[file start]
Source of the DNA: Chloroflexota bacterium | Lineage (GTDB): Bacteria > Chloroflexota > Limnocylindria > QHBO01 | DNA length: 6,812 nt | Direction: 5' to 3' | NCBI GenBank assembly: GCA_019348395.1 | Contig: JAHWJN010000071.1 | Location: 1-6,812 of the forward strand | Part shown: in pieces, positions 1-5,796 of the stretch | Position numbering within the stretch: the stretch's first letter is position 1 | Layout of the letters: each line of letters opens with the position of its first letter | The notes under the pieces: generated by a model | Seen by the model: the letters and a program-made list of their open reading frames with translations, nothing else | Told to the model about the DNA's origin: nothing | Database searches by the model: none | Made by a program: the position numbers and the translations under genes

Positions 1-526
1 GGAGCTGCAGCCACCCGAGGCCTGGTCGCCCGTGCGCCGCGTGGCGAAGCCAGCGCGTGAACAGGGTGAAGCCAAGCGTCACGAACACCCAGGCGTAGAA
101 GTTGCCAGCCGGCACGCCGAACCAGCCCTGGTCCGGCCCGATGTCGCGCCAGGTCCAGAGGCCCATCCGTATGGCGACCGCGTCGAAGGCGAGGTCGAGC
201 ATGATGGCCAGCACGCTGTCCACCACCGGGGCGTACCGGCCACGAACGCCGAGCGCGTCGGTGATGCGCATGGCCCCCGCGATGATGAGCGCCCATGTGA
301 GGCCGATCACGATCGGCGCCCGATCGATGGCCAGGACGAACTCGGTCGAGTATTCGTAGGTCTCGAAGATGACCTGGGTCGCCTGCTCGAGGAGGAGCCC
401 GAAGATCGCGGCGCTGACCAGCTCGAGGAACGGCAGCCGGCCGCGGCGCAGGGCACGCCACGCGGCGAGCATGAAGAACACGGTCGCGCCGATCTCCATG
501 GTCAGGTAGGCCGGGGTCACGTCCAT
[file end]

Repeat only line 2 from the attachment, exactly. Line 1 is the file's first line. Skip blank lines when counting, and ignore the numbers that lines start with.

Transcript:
Positions 1-526